This is my last post on the 2013 Joint Sessions. Promise.
The Department of Political Science at the University of Mainz is hosting the 41st Joint Sessions of Workshops in March 2013. The local website is here: Joint Sessions of Workshops 2013 local website.
This is my last post on the 2013 Joint Sessions. Promise.
Put 600 Political Scientists into a blizzard, and before you know, they start tweeting about the snow, coffee, and the occasional presentation. Here is the updated Posted by Kai Arzheimer
If 600+ scientists follow current government advice, they should drink about 3000 litres of water over a five day period. Accordingly, roughly that amount was delivered yesterday by our partner Viva con Agua, leaving me slightly worried about the structural integrity of the floor, which is more attuned to support mildly obese academics. It’s really not easy being green.
Other deliveries include 300 metres of power cord and several and hundreds of kilos of books. While I always knew that running this show involves a lot of stuff, actually seeing all of it squeezed into one room is disconcerting and strangely exhilarating at the same time.
Thankfully, we could take delivery of 700 programme brochures today.
After a final briefing session for the many student helpers we have hired, we are as ready as we will ever be. In a little role playing exercise, I tried to simulate the behaviour of the average academic sociopath. While I quite enjoyed that part, I’m hoping that they will still turn up for work on Monday, and that you will treat them a little kinder than I did today (should not be too difficult).
In other news, we found a gallery of rather good panoramic pictures of Mainz on the local newspaper’s site. My favourite is the one of the weather vane on the cathedral. The fact that no one could be bothered to put the camera above the scaffolding adds a touch of charming amateurism.
I know that blogging is a wee bit monothematic at the moment, and frankly, I could not care less. So here are some pictures of Jasmin’s lair, which by now contains roughly 700 conference bags (to be stuffed from tomorrow), several dozen books, lots of other paperwork, the ECPR flag and a small British tea kettle, complete with UK plug and a set of adaptors. The latter items arrived today in that Dalek-like black box in the middle. Seriously.
In other news, it was a beautiful bright and sunny day in Mainz (more webcams here). We hope the weather stays this fine. If not, there is always that workshop on climate change 2.0.
How many votes polled the Front National in the 1993 election (12.7), and how much did they get in the first round of the Présidentielle 2007 (10.4)? Which party did control the German Foreign Office from 1987-1998 (obviously, the FDP)? What is the typical turnout rate in Slovenia (between 60 and 70 per cent over the last four parliamentary elections)? If you need answers to these and similar questions, i.e. if you work in Comparative or German/French/Whatever Politics the Political Data Yearbook has been your trusty companion since 1992, saving you endless hours you would have to spend digging up references in odd languages.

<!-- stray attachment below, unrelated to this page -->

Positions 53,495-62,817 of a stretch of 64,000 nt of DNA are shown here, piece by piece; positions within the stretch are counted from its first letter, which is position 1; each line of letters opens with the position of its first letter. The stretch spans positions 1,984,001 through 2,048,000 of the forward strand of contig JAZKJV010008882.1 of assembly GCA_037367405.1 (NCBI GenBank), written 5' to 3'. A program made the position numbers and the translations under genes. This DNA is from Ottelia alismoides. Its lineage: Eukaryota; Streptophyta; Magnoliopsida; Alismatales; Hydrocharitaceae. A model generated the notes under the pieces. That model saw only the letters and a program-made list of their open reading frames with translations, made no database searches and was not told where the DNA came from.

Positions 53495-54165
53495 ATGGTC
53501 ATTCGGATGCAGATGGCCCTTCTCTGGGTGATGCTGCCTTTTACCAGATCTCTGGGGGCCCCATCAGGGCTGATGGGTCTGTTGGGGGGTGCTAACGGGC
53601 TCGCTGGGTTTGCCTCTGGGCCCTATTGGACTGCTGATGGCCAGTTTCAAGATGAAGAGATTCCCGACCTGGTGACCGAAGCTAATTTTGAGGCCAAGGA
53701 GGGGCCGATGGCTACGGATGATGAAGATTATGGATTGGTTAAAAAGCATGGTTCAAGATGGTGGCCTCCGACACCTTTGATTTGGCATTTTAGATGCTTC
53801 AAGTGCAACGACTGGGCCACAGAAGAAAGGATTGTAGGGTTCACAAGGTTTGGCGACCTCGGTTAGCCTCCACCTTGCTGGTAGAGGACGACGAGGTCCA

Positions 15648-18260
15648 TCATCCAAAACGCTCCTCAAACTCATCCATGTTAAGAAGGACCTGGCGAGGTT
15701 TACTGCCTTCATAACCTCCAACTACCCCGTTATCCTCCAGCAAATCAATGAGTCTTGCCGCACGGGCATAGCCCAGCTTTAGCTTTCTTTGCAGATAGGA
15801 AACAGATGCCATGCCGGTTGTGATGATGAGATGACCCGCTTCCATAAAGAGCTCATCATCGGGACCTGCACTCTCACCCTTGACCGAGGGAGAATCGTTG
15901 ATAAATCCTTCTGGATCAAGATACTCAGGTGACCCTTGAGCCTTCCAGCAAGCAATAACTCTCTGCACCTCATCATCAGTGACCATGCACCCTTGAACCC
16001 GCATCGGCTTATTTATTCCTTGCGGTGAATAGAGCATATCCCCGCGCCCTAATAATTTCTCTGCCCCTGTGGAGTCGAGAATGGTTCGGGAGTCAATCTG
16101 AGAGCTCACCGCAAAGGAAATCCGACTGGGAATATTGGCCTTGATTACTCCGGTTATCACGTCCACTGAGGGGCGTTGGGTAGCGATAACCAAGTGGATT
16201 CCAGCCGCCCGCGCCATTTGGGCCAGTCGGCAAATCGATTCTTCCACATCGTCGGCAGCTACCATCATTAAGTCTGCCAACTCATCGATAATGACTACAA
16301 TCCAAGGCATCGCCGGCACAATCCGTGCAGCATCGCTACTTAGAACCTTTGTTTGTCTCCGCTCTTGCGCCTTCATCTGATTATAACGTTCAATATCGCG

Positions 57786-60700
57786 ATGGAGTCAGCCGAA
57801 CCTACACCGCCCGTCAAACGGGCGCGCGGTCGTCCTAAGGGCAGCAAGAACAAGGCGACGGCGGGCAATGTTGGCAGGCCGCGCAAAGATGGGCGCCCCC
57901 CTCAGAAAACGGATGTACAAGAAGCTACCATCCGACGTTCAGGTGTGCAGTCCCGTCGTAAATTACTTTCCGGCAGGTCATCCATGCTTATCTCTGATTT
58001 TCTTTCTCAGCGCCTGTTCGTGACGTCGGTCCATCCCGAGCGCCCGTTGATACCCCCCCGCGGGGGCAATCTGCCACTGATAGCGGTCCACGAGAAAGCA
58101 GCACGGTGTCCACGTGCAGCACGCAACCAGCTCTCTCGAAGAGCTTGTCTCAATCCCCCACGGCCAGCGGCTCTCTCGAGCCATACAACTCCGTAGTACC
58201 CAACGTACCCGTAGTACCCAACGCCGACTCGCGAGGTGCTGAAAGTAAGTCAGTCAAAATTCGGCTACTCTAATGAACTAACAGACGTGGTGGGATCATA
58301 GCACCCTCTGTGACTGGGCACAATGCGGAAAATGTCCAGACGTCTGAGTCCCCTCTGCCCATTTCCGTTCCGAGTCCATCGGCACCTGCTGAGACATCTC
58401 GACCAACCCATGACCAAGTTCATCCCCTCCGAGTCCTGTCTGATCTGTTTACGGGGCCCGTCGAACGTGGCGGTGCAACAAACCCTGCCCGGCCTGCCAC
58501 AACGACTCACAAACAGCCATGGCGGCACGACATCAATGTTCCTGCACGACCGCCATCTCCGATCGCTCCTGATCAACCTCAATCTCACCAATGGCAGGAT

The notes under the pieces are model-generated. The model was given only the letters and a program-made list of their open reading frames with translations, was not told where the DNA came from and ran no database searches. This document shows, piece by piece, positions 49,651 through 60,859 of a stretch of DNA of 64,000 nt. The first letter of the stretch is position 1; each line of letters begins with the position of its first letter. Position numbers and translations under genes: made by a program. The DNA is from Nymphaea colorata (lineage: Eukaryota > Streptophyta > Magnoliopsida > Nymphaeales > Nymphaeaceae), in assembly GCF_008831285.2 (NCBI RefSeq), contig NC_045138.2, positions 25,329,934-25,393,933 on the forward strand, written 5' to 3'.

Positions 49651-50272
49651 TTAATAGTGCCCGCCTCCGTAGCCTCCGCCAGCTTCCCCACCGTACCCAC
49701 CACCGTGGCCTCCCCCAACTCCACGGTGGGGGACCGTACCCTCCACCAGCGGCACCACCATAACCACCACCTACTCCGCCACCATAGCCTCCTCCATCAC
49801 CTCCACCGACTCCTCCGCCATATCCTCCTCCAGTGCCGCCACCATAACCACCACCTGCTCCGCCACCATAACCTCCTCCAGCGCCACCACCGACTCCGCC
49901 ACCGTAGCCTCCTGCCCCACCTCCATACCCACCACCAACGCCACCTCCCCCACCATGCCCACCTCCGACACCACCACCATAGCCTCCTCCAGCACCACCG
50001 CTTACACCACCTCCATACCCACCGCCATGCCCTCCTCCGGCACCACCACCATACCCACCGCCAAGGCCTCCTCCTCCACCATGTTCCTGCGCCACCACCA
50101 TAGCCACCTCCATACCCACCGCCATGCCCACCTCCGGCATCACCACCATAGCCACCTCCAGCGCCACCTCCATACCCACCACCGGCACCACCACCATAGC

For twenty years, the Political Data Yearbook was published as an addendum to the ECPR’s flagship journal EJPR. Last December, it became even better with the creation of the Political Data Yearbook Interactive, a website full of flashy and, well, interactive graphs. While they are nice to play with, for me the real game changer are the download links: Everything on screen and some more is freely available as CSV/XLSX, ready to be imported into Python, R, Stata, or whatever might be your favourite tool for data mangling. No more hours keying in things data already were digital before they ended up on the page in front of you.
I wondered briefly if this is sustainable, then realised that Wiley is not going to lose any subscriptions to the EJPR because of the data base. Quite to the contrary: People will love this, gaining Wiley some open data kudos and almost free PR. I’m sure, someone, somewhere even uttered the dread word “win-win”.
To celebrate the launch of the Political Data Yearbook Interactive, Wiley is kindly sponsoring a reception at the upcoming ECPR Joint Sessions 2013 at the university of Mainz. Since my extremely capable people are in charge of the catering (handcrafted bubbly - locally sourced, obviously), this is going to be splendid. If you are attending the conference (or just happen to be in the sector), don’t miss it. Thanks to these new-fangled social media things, you can even register your intention to participate.
With just 12 days to go, we’re very excited to have you here soon. So is the local tourist board, which keeps telling us that you should book your excursion/tour for Thursday afternoon as soon as possible. So, if you haven’t done so yet, could you please make your booking? There are four options to chose from: two guided walks in the city centre, the (sparkling) wine cellars, and the New Synagogue tour. Go here for more information and the booking form.
Being German, we have a whole host of national stereotypes to live up to. Efficiency might have been an obvious and useful choice, but we aimed for sustainability instead. So we offer you a bus/tram/train pass that gives you a week of free local travel for under seven Euros – no need to use a cab or (shudder) bring your own car. The booze and finger food that you will be served at the receptions are locally sourced. We’ve teamed up with Viva Con Agua, a charity that helps communities in the developing world to get access to clean drinking water. For every bottle of water you buy during the Joint Sessions, a donation goes to their projects. Last and by no means least, we are one of the first major European Political Science conferences to offer child care.
Have we done enough? Not nearly, but we hope it’s a start.